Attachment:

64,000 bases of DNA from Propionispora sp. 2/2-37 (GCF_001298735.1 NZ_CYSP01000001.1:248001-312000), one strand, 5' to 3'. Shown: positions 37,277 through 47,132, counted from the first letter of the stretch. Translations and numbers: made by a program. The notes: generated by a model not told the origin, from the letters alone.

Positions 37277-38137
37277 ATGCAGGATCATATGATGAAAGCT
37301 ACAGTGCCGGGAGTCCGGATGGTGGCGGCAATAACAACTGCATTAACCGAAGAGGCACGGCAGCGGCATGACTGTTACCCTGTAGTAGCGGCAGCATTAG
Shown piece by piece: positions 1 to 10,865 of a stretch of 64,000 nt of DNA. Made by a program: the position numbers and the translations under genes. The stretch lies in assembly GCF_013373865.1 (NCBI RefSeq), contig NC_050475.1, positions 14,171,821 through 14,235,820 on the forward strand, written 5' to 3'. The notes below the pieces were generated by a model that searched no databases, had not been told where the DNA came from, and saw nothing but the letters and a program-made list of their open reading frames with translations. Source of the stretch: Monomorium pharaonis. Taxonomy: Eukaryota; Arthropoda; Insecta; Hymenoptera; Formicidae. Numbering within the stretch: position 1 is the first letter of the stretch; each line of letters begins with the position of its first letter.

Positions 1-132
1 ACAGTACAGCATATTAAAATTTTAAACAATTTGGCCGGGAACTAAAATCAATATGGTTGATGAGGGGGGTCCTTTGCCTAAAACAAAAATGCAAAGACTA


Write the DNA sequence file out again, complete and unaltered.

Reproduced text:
64,000 bases of DNA from Propionispora sp. 2/2-37 (GCF_001298735.1 NZ_CYSP01000001.1:248001-312000), one strand, 5' to 3'. Shown: positions 37,277 through 47,132, counted from the first letter of the stretch. Translations and numbers: made by a program. The notes: generated by a model not told the origin, from the letters alone.

Positions 37277-38137
37277 ATGCAGGATCATATGATGAAAGCT
37301 ACAGTGCCGGGAGTCCGGATGGTGGCGGCAATAACAACTGCATTAACCGAAGAGGCACGGCAGCGGCATGACTGTTACCCTGTAGTAGCGGCAGCATTAG
Shown piece by piece: positions 1 to 10,865 of a stretch of 64,000 nt of DNA. Made by a program: the position numbers and the translations under genes. The stretch lies in assembly GCF_013373865.1 (NCBI RefSeq), contig NC_050475.1, positions 14,171,821 through 14,235,820 on the forward strand, written 5' to 3'. The notes below the pieces were generated by a model that searched no databases, had not been told where the DNA came from, and saw nothing but the letters and a program-made list of their open reading frames with translations. Source of the stretch: Monomorium pharaonis. Taxonomy: Eukaryota; Arthropoda; Insecta; Hymenoptera; Formicidae. Numbering within the stretch: position 1 is the first letter of the stretch; each line of letters begins with the position of its first letter.

Positions 1-132
1 ACAGTACAGCATATTAAAATTTTAAACAATTTGGCCGGGAACTAAAATCAATATGGTTGATGAGGGGGGTCCTTTGCCTAAAACAAAAATGCAAAGACTA